‘We submitted the designs for ‘pre-app’ comments – this is where we show various design routes during the planning phase and the planners give an indication of whether they will approve or not, giving specific feedback. This proved invaluable to gaining planning.’

Laira Piccinato, HollandGreen architect

sketch of front elevation
sketch of rear elevation

The Architectural Design.

The kitchen has been transformed by a relatively modest 7m2 extension, with the ceiling vaulted into the small bedroom space above (this bedroom was moved) – creating a wonderfully light, double-height room. Glazing covers the new extension elevation and up into half of the pitched roof, with Corten fins providing an elegant architectural statement to emphasise the height of the room and provide solar shading in the day. These rustic fins blend well with the original brick whilst still a pleasing contemporary intervention, based on similar concept design to John Pawson’s Sackler Bridge in Kew Gardens, and Coventry Cathedral. Reclaimed bricks and oak were carefully sourced to integrate with the existing house.

In the Barn, the ceilings were again vaulted and the ground floor spaces reconfigured for entertaining, with guest accommodation above. New lightweight glazing to the existing oak barn doors now provide masses of light and connection to the courtyard, and are able to be opened up in summer when hosting social gatherings.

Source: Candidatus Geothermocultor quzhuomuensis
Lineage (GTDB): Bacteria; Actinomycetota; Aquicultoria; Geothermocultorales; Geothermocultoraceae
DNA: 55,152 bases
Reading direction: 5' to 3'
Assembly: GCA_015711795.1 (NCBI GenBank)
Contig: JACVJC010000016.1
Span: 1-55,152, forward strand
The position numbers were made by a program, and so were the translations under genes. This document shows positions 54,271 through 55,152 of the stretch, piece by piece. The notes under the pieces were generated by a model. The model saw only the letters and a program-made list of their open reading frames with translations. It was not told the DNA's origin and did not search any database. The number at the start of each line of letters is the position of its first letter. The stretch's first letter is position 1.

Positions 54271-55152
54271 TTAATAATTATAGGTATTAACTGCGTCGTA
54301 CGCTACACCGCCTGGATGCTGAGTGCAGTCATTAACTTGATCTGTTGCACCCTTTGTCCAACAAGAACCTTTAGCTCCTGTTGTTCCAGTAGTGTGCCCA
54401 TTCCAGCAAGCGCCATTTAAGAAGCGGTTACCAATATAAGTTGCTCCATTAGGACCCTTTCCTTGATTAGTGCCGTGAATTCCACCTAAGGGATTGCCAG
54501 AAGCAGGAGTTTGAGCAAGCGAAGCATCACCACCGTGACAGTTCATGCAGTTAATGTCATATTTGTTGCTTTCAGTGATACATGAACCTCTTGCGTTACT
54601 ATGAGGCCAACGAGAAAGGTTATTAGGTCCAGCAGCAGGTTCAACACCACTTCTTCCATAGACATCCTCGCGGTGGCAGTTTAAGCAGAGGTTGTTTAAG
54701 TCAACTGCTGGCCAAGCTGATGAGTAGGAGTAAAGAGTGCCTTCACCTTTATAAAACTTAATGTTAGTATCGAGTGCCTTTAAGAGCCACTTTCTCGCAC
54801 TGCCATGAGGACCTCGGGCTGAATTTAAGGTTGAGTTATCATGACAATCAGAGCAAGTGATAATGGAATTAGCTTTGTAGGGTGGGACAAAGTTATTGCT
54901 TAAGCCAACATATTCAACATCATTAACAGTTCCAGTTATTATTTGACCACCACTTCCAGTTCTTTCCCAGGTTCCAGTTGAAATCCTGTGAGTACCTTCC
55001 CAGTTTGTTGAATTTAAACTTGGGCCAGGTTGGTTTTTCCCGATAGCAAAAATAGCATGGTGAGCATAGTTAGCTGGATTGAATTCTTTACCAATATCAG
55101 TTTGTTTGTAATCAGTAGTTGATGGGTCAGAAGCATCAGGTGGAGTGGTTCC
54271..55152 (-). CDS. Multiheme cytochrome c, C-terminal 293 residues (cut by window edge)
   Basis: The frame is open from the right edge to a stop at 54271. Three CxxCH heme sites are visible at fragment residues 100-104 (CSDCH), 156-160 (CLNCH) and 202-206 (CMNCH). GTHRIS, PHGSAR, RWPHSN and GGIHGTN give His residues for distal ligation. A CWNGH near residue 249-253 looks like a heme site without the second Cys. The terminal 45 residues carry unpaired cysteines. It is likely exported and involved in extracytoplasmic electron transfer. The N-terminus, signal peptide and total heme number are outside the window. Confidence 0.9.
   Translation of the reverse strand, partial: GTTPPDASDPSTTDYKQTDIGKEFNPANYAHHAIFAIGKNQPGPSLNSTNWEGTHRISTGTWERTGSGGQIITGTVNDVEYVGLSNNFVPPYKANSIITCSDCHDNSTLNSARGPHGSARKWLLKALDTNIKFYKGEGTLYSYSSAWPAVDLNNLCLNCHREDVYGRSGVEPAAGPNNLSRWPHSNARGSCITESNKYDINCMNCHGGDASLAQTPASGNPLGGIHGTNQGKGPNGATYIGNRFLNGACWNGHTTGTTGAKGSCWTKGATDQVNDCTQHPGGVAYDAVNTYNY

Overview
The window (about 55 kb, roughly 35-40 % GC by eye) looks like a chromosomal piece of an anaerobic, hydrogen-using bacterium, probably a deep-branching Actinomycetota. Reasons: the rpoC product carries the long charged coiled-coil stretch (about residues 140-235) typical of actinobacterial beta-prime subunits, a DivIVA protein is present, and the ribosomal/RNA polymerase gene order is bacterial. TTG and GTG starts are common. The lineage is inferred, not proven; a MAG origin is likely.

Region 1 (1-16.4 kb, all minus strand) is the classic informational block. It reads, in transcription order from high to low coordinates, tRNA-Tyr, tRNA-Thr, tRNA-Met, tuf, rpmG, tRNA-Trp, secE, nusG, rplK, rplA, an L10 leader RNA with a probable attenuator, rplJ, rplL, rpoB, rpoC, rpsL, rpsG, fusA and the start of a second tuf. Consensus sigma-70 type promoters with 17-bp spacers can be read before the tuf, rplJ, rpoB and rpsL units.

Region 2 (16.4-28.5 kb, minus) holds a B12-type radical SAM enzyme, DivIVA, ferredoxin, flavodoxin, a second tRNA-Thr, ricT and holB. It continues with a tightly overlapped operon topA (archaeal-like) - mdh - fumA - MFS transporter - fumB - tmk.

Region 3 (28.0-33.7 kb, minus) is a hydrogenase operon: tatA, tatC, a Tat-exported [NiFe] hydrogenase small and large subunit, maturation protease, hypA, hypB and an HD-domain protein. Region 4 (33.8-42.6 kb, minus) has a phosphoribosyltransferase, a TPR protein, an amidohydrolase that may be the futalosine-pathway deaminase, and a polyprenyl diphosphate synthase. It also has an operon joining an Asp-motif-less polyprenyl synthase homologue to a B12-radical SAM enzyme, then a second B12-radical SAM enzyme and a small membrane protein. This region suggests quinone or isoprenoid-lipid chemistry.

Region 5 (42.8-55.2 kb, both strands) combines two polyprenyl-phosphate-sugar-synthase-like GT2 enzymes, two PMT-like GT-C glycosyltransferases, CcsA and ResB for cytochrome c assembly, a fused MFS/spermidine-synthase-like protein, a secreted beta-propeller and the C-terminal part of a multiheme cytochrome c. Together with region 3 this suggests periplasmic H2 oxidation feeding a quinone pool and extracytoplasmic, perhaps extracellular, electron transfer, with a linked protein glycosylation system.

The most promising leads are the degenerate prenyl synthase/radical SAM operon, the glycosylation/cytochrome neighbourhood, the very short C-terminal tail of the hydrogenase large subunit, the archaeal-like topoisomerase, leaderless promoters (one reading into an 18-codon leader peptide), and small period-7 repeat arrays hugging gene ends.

Mimi’s  initial intention was to link the main home with the barn via a discrete glass corridor. However, now that her family is older, she is glad that the two buildings remain separate. In the barn, alongside the stunningly elegant double-heighted adult dining room, there is lots of space for teenagers.  As she told Katrina Burroughs in the feature in The Sunday Times, “It’s better not having it connected. My children use the barn as a party house. It works brilliantly. We have the games room and the big TV and Xbox over there. They can cook over there and I can shut the door and leave the mess – and just send them in with their mops in the morning!”

Mimi Hare

Across the whole property, Mimi’s interior design style has created a refined but comfortable elegance, with stunning fabrics and finishes and bold colours and patterns to the wallpapers and art.

Although a listed building, the design renovation has been able to increase the property’s sustainability credentials, with PV panels on the adjacent barn roof and the installation of electric car charging points.

We thank our fantastic clients for allowing us to be part of this transformational listed home renovation.

Craftsmanship and main contractor WG Carter


Photography by Adrian Sherratt / The Sunday Times / News Licensing and Lucy Walters

What’s next?

If you are looking to renovate a listed or heritage home, our architecture and interior design teams will oversee each stage of the design journey with a design that complements your needs, personal style and property character.

Our holistic Architectural, Interior Design and Landscape Design teams work on award-winning projects across the CotswoldsLondonSurreyOxfordshireBuckinghamshire and Berkshire.

Find out more about our design services, or get in touch for an initial conversation.